While Heath’s parents continued to struggle, Lottie dedicated much more time to working with them so that they would at least come to visit her in her home with Heath. That took nearly a year, but it was worth it. This meant that they were both around on occasion to visit their children.
As for her family, her grandfather passed away only two years after her wedding. They all took it hard, even though they knew it was coming. But the service was beautiful, and Lottie liked to think that he was much happier in heaven. It sounded like a lovely place.
Her father was still mayor, for he treated the town right and the people fair. His attitude toward Heath had softened. By the time Charlie was born, her father and Heath were taking Sunday rides off together, talking about topics she could only guess. They wouldn’t tell her no matter how much she pestered them.
Everyone was doing well. Their town was four times the size it had been when she first married. Lottie could hardly believe it. The classes were overflowing with students, and now they were trying to find another teacher. She had never thought that this day would come.
She wondered how this had happened. Leading her children down the street, she played with their hair absently as she recalled the place that she had grown up in. Everything was always changing.
Even now, she was growing older. Time was changing her. Lottie sometimes worried about wrinkles she found in the mirror. But she wouldn’t have a chance to before Heath would come over to cover her in kisses and tell her that she was the prettiest thing he had ever seen. He wouldn’t stop until she was laughing or begging him for mercy.
As always, just thinking of her husband made her smile. She thought of his note and could hardly wait. All she had to do was drop her children off, and then she could head home. Lottie wondered if she would have time to dress up before sitting down with Heath.
“Lottie!” Julia flung the door open before she had a chance to knock. “There you are. Welcome! Come in, everyone, come in!”
Her Uncle Mitchell and Julia King had taken their time in courting. Not wanting to rush, Mitchell had visited her once or twice a month. Then they sent each other frequent letters. Because Julia loved her business, and Mitchell was slower than everyone expected, they didn’t marry until Lottie was pregnant with Charlie.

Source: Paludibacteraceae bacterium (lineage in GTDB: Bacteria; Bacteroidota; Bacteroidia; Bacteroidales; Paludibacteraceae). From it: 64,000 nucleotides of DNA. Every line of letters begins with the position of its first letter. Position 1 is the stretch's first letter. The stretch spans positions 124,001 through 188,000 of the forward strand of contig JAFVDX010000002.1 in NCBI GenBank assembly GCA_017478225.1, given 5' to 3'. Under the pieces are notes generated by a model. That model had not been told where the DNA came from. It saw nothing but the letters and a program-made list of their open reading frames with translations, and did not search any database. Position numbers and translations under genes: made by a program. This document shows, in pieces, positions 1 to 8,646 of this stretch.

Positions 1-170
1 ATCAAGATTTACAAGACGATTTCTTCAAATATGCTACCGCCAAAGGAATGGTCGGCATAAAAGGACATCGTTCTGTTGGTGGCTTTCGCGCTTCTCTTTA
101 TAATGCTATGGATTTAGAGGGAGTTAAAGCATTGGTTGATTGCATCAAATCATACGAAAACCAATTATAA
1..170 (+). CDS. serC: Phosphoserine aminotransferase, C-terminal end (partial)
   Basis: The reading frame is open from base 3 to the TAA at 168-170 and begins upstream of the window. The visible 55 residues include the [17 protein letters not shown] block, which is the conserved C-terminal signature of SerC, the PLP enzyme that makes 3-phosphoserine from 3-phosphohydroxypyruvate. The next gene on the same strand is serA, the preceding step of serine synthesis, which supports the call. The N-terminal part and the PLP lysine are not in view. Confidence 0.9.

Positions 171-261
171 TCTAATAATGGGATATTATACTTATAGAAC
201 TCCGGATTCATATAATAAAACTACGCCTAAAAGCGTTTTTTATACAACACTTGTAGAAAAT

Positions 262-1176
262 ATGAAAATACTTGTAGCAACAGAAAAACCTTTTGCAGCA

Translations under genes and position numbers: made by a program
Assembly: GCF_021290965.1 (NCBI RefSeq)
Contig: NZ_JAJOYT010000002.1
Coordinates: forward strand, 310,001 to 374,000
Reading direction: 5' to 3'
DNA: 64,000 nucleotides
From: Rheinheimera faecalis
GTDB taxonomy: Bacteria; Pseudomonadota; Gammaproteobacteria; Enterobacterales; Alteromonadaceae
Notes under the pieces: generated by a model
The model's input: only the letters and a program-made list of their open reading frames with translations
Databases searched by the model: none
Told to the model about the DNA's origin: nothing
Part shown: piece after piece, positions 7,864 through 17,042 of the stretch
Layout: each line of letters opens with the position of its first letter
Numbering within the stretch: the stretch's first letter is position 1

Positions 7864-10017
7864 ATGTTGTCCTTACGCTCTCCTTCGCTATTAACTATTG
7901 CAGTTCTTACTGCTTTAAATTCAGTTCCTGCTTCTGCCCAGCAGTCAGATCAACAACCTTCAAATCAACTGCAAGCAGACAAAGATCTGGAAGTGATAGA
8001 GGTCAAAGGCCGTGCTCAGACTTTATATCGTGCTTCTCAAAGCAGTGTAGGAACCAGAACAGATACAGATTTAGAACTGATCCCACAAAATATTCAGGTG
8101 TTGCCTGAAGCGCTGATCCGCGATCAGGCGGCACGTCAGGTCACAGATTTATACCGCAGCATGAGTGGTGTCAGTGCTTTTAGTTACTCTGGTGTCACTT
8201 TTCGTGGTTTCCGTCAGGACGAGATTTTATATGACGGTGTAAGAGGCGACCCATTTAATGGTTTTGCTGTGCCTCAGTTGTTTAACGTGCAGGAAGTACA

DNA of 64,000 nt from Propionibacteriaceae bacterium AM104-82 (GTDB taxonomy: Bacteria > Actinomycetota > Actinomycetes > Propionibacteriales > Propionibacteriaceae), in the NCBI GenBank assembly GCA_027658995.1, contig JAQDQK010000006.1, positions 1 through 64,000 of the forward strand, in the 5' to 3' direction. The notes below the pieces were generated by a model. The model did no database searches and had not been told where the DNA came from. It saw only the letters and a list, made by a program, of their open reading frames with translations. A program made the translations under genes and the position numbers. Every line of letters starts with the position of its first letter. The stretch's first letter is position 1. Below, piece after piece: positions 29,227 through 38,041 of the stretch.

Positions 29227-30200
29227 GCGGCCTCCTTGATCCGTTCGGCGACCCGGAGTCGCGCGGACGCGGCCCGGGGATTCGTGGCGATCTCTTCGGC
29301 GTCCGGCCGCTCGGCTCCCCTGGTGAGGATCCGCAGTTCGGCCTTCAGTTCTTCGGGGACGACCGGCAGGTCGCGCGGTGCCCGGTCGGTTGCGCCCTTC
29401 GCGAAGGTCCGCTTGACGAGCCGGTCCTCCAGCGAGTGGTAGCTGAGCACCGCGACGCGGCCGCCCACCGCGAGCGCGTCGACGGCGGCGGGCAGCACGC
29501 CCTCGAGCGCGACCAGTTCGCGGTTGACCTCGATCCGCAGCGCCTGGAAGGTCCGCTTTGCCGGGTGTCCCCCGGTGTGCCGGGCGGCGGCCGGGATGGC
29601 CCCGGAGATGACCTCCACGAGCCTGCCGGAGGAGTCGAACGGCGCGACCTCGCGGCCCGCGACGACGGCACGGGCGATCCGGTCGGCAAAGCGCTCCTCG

It had taken them a while, but it had been worth the wait. They had opened a boarding house connected to their own home in town. Then Julia still owned a share of her saloon and visited every once in a while.
Lottie ushered her children in. ”I’m sorry to stop by so last minute,” she started hesitantly. “I don’t know if Heath mentioned, but you see, it’s our anniversary, and we wanted to do something together.”
Julia chuckled as she waved a hand in the air. “Don’t worry,” she said beaming before leaning against her table to relax. Lottie couldn’t blame her since the woman was due with child in just three months. “Heath stopped by and mentioned this might happen. Your kids are so well behaved. If they can rub off on Tyler, that’s all I ask.”
Chuckling, Lottie shook her head as she glanced at her children. “Did you hear your Aunt Julia? Show Tyler how to be patient and kind.”
“I always am,” Sarah defended herself.
But Charlie just pouted. “I want to see Uncle Mitch. Where is he?”
“Out back.” Julia pointed with one hand. “He’s working with some sharp tools. When he comes inside, you can see if he’ll take you back out. Or not,” she hesitated when Lottie’s eyes widened.